If ever you meet a fellow Jew and you can’t place where you’ve met before, after a game of “Jewish Geography,” you might just concede and say, “well, at least I know we were together at Sinai.” For it is said, that the souls of ALL Jews (even those who choose Judaism later in life) were together at Mount Sinai to receive and witness the revelation of Torah.
As we rejoice in the holiday of Shavuot- the holiday that commemorates the receiving of the Torah on Mount Sinai, we actually have an opportunity to remind ourselves that the Torah and the wisdom of Judaism continues to be revealed to us each and every day.
Thanks to my friend and mentor, Rabbi Jeff Sirkman I have learned to call any moment of revelation a “Sinai Moment,” in honor of the fact that we all have a chance to “stand at Sinai,” we all can have a sense of revelation that in some way deepens our connection to Torah, our faith and Judaism in general.
Without going into all the “mushy details,” for me, a major “Sinai Moment” in my life came on my second date with my husband. As he stood outside the Karaoke restaurant where we were to meet, I looked up and just felt a sense of revelation- I knew something was different, I knew I was experiencing something incredibly special in my life. I didn’t know what exactly, but I knew something was being revealed to me. Some of you may even be able to pinpoint one or hopefully multiple “Sinai Moments” in your own life. Was it the birth of a child? Or when, thank God, you overcame something terrible in your life? Or was it something else?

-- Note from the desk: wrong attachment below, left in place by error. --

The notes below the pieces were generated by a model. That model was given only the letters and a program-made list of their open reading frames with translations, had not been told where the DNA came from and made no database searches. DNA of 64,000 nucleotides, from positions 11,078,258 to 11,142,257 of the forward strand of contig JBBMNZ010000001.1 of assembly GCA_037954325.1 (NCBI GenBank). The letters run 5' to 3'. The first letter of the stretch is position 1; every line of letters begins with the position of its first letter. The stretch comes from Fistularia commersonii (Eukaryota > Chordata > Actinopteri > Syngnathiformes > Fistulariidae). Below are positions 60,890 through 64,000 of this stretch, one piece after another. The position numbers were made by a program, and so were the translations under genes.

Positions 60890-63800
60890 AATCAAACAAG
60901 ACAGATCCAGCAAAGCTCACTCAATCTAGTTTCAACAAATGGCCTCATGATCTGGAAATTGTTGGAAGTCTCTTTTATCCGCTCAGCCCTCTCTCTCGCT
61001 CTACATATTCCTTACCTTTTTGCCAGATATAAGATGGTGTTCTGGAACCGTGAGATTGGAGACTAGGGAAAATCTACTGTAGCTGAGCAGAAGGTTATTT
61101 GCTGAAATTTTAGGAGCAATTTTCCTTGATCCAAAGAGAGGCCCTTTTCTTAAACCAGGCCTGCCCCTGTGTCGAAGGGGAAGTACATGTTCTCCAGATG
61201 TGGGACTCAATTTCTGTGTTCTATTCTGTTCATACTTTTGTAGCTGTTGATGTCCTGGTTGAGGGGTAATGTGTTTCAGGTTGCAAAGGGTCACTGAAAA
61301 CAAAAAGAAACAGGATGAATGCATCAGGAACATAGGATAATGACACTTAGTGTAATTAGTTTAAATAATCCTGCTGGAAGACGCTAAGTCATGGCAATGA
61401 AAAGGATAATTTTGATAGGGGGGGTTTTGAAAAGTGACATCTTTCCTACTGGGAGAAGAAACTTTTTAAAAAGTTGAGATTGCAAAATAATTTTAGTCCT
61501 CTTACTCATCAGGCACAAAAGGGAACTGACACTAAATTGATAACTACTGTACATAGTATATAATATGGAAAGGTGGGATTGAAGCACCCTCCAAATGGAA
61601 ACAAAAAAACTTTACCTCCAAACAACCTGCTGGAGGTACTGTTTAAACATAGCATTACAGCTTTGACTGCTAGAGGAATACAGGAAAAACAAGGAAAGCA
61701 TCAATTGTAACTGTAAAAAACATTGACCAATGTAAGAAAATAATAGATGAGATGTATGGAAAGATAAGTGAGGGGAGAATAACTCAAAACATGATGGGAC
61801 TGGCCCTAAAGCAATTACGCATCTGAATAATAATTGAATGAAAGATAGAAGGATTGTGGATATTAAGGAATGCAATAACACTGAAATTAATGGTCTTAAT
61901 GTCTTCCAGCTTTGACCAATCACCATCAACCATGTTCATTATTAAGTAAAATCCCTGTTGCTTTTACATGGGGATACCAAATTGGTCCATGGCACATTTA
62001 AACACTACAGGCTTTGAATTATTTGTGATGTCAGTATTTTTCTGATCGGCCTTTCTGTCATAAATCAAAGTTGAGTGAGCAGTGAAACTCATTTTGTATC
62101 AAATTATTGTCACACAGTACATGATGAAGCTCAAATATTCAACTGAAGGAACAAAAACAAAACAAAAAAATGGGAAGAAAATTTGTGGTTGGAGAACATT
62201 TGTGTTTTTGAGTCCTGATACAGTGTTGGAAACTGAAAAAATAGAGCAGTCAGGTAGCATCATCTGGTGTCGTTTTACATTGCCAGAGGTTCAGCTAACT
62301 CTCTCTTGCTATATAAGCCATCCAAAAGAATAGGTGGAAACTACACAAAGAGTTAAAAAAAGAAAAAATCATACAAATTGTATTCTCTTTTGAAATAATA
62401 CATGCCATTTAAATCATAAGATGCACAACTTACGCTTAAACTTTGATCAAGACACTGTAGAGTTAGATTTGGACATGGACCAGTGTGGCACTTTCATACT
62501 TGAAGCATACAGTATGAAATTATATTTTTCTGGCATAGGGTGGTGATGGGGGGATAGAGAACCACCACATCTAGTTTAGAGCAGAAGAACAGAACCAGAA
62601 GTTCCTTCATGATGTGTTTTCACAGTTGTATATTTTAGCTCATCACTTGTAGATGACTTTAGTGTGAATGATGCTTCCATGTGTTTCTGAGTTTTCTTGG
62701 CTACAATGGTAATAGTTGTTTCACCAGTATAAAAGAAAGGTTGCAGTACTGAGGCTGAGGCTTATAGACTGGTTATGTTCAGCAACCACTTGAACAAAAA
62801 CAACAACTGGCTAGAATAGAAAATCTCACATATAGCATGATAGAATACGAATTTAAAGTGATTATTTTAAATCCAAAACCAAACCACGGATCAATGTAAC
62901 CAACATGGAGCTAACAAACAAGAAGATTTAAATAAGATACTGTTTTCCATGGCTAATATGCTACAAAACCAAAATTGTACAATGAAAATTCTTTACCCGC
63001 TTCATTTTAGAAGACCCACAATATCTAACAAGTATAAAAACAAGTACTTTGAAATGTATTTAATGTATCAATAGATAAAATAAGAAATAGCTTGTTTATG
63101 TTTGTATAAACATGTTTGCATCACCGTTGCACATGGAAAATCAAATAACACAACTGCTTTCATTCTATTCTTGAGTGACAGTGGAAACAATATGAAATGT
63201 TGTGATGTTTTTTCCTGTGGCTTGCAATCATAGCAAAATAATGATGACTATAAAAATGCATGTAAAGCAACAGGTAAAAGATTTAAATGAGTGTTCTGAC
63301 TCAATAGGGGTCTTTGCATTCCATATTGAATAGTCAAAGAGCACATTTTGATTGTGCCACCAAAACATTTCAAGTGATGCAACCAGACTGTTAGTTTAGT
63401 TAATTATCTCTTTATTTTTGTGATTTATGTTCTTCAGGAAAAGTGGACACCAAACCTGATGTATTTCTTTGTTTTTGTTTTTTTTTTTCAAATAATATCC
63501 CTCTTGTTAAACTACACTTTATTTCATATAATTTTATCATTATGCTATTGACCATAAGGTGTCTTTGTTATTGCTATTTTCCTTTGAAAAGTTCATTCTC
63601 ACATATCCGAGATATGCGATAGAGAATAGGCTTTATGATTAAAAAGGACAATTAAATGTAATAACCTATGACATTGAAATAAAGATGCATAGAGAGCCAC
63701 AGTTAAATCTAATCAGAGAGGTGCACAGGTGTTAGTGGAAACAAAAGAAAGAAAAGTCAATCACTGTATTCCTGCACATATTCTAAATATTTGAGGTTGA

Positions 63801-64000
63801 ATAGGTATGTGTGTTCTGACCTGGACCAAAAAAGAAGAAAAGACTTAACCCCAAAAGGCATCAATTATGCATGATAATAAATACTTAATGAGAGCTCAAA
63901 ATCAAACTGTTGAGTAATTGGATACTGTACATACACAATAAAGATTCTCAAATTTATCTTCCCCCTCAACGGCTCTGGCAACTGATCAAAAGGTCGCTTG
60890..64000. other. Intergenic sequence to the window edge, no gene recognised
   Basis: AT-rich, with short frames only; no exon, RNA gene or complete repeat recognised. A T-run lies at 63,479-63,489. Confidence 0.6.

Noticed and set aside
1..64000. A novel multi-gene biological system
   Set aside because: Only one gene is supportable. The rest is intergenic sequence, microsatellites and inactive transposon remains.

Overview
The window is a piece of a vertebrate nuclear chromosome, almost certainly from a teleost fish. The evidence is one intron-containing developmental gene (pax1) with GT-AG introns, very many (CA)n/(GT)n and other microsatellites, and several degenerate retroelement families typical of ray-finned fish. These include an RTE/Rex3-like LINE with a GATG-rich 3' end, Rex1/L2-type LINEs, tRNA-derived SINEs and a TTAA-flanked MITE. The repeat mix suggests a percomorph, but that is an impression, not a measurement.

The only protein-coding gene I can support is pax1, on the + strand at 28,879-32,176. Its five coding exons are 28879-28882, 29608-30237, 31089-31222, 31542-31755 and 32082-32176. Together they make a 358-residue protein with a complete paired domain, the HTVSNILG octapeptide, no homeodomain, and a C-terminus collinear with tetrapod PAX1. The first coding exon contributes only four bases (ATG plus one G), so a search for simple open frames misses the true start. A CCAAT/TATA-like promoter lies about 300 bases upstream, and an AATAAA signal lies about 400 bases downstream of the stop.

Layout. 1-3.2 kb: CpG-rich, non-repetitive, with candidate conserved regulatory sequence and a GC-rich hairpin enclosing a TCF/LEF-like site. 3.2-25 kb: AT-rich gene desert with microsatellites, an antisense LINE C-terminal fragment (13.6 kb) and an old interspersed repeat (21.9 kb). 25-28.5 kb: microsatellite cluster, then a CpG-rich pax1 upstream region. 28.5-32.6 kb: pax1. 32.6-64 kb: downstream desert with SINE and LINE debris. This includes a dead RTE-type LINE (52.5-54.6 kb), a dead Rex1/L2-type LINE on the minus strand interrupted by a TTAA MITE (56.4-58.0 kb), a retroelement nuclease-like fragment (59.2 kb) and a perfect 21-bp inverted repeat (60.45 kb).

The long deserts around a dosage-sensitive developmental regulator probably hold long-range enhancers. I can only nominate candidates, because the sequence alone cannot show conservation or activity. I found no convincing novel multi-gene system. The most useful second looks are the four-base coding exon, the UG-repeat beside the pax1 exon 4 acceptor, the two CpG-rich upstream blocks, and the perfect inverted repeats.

Right now and at all times we should be open to witnessing a “Sinai Moment.” At this very moment, each of us can live out the words expressed in Deuteronomy 29:14, and be like our elders who stood at Sinai and those who weren’t there, but still accept Torah. We can make the decision to accept Torah, in that we must take on the challenge to live out what it means to be Jewish and to be part of a community, in whatever way it is revealed to you.
Like all of the souls at Sinai, we need to actively accept the yoke of being a Jew and being part of a community. Together it is up to us to do our part to remember the past, celebrate the present, and secure the future of Judaism by being open to “Sinai Moments” and all moments of Revelation.
Rabbi Emily Losben-Ostrov serves Temple Anshe Hesed in Erie, PA. She also blogs about the recent loss of her father at www.kaddishformydad.com